While brands have taken political stances in the past, we have witnessed a massive spike in doing so in the post-election days.
In the wake of Trump’s presidency, the political landscape was stirred, and controversial changes brought more divisiveness than many Americans have ever witnessed.
Suddenly, ads for the Super Bowl and beyond became heavily charged with messaging that seemed to have more to do with politics than promotion - which was both good and bad. Audi, AirBnB, Budweiser, and 84 Lumber, to name a few, made their angle all about the current issues in the country, and even these top dogs were met with some strife due to the increasingly polarized audience they were dealing with.
Some, however, clearly overlooked the core element that contributed to political positioning or cause-oriented campaigning successfully winning over the hearts of consumers.
We all watched as some big names tried their turn...and severely missed the mark.
The biggest of these may have been the Pepsi ad starring Kendall Jenner, where viewers were outraged by the irrelevance of the brand and celebrity to the cause at hand - and the oversimplified solution to social turmoil.
I’m sure it was just intended to be a catchy and trendy way to convince people to drink Pepsi, but still. It takes more than that these days.
So, what does it take?
First and foremost, it takes risk...and guts.
It is utterly impossible to take a stance or support a cause without alienating some part of your potential customer base.
If your target demographic transcends political views, then the risk is high for losing a portion of customers that would have otherwise continued to support you had it not been brought to light that their political views clashed with your brand’s.
When Trump was first elected president, many opposers compiled a list of brands to boycott because of their clear connection to the guy, and the list definitely made its rounds on social media. These brands chose to sacrifice one chunk of customers in favor of more fervent loyalty from their like-minded supporters.
I’d like to note that it takes more risk to get politically involved as a brand than it does with just supporting a cause. The political landscape is a tumultuous one, so what may be an advantageous stance now can change without warning.
It takes more risk to get politically involved as a brand than it does with just supporting a cause.
The lower level of risk associated with getting behind a cause may be more worth the effort, as this approach tends to have a larger impact on the audience.
Secondly, taking a political stance or supporting a cause takes authenticity. As Max Lenderman, CEO of School, perfectly puts it, “you can’t use cause or purpose as a tactic; otherwise, you’re bound to fail.”
If your brand, as hardwired into its DNA, truly believes in something, then incorporating your stance into your marketing strategy will be natural, believable, and convincing. Hopping on a trendy bandwagon, however, will not work because consumers can see right through the BS that the campaign is built upon.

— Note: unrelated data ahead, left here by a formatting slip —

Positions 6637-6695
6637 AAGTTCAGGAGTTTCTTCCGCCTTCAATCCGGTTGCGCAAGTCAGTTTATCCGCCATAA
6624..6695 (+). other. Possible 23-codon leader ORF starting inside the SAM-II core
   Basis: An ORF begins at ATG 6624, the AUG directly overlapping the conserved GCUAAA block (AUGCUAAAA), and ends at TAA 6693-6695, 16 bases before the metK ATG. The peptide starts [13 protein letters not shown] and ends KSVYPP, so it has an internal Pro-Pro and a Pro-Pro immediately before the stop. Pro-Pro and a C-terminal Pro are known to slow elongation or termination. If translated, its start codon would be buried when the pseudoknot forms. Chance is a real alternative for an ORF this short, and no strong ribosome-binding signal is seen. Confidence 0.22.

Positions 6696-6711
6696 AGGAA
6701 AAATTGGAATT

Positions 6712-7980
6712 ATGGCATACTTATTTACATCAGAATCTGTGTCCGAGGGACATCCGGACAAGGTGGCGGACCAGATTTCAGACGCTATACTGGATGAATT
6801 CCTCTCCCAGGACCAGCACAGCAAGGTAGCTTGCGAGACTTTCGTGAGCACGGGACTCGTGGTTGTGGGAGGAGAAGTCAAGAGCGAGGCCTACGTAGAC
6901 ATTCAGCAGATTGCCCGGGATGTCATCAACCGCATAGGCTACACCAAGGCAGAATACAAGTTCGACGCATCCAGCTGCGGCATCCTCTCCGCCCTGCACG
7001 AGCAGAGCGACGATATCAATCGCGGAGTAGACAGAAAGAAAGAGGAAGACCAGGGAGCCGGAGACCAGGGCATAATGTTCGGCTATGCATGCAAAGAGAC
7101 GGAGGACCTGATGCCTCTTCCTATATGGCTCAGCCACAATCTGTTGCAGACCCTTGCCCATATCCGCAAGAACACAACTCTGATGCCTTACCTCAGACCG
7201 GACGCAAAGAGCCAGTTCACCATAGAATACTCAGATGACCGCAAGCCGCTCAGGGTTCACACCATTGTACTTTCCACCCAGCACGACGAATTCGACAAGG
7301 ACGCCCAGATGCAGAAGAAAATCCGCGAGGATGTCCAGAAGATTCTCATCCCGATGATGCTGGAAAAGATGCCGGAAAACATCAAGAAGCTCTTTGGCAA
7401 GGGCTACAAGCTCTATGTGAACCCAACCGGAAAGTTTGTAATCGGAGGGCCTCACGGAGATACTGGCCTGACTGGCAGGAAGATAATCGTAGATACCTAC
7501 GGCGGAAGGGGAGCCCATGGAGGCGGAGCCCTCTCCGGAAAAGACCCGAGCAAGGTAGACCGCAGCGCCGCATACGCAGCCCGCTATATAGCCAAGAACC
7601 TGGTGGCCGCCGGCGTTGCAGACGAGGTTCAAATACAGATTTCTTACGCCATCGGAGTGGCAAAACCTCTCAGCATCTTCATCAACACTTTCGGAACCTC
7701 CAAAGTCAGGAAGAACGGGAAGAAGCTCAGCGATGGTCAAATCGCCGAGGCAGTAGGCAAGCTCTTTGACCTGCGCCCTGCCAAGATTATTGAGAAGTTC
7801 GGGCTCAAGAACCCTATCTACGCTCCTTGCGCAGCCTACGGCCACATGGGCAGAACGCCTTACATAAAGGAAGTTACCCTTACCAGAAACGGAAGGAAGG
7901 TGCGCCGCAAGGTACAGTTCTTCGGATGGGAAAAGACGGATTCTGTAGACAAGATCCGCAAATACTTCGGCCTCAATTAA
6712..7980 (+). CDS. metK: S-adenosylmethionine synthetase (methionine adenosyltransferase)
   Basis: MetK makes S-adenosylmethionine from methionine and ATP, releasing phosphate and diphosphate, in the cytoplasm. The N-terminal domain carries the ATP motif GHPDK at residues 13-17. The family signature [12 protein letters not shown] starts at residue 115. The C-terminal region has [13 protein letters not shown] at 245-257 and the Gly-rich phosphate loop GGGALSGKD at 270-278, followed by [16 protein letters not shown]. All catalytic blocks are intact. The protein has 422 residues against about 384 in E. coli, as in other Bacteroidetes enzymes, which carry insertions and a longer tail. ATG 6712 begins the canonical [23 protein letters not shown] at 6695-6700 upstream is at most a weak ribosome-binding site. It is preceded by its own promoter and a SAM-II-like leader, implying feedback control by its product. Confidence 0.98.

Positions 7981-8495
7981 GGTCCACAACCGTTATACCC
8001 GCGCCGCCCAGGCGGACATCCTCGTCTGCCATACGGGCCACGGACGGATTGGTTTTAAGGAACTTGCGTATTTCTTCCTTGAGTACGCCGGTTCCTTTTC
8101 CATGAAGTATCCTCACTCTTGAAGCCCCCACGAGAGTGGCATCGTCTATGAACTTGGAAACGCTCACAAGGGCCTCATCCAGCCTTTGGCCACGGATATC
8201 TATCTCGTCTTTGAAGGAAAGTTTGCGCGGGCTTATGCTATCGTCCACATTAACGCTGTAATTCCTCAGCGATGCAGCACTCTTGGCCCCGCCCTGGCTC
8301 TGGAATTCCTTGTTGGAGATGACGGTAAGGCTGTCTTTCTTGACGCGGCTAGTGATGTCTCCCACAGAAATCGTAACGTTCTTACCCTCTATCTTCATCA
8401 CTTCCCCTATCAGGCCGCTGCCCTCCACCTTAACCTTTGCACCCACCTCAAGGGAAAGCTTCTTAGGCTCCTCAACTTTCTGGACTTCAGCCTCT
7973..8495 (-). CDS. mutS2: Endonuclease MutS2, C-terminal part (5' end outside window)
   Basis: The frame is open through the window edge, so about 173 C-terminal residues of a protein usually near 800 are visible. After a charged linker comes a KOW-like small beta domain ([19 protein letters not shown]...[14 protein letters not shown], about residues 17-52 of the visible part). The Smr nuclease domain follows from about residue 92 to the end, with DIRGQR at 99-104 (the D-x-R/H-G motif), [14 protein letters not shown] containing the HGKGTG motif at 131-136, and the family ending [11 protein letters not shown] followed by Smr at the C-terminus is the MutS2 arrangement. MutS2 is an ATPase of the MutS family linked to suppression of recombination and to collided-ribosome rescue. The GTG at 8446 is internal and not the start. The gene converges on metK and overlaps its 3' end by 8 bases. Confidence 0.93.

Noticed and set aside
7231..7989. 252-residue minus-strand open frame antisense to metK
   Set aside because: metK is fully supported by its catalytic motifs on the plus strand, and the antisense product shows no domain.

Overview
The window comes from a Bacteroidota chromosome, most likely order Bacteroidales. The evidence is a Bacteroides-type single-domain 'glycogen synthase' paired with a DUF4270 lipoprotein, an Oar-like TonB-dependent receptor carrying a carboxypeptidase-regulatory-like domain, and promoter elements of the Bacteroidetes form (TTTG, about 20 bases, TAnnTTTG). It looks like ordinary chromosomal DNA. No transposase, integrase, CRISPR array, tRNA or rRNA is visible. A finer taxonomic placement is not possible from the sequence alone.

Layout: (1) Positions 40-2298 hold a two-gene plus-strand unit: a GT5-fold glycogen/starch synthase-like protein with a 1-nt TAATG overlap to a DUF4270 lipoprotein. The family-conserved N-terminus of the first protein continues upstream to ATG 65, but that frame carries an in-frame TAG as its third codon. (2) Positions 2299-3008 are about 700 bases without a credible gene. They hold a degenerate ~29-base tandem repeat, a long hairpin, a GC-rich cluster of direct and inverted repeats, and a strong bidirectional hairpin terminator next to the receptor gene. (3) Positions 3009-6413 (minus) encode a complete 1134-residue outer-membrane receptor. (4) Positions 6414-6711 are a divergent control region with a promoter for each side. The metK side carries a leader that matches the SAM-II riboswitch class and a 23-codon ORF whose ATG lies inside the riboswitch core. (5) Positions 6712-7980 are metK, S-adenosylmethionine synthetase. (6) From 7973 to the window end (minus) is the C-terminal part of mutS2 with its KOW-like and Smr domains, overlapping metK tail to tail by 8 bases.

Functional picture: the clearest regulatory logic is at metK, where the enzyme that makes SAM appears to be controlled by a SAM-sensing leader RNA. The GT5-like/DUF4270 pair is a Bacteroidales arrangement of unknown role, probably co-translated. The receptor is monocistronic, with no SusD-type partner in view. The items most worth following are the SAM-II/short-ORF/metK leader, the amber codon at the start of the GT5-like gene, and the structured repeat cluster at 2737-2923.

A Havas survey found that 75% of consumers expect brands to contribute to the wellbeing and quality of life of society in general. Pulling off this sort of stunt takes action.
As the old saying goes, “actions speak louder than words,” and boy, is that true in this case.
Just being a slacktivist and saying the right thing at the right time in the political turmoil won’t cut it. Much like how posting about an issue on social media doesn’t actually improve the situation directly, if your brand truly supports a cause down to its core mission and values, just leveraging an issue for promotional purposes will accomplish nothing.
As further punishment, customers will question your true intentions and raise suspicions of the ethics of your brand. Don’t let them do that; if you have the resources - time, money, supplies, labor, audience engagement, etc. - to make something happen, it’s imperative that you show that your brand truly cares by doing something, not just saying it.
Deciding Whether (Or Not) to Get Political with Your Brand
Even if your brand is ready to take risks, has the authenticity needed to be convincing, and is equipped with the resources to take action, it’s not always wise to publicly support a cause or delve into the world of politics.
David Kleinberg, CEO of Traction, says, “if you take a political or social stand, you’re not just dipping your toe, but diving headfirst into something that could take a life of its own.”
Take your brand and assess whether it’s wise to jump into this thing or not with the list below.
If the cause is true to your brand values, mission, core DNA, and consumers know it, this could be a very smart move. Supporting a cause that aligns with your company’s values shows consistency and authenticity.
Better yet, if your brand supports a cause even when it’s not trendy (such as Patagonia’s eternal push for environmental consciousness) and keeps on supporting it, it shows that you’re doing it because it’s the right thing to do, not because you’re hoping to score some more sales and leverage the right trending hashtags.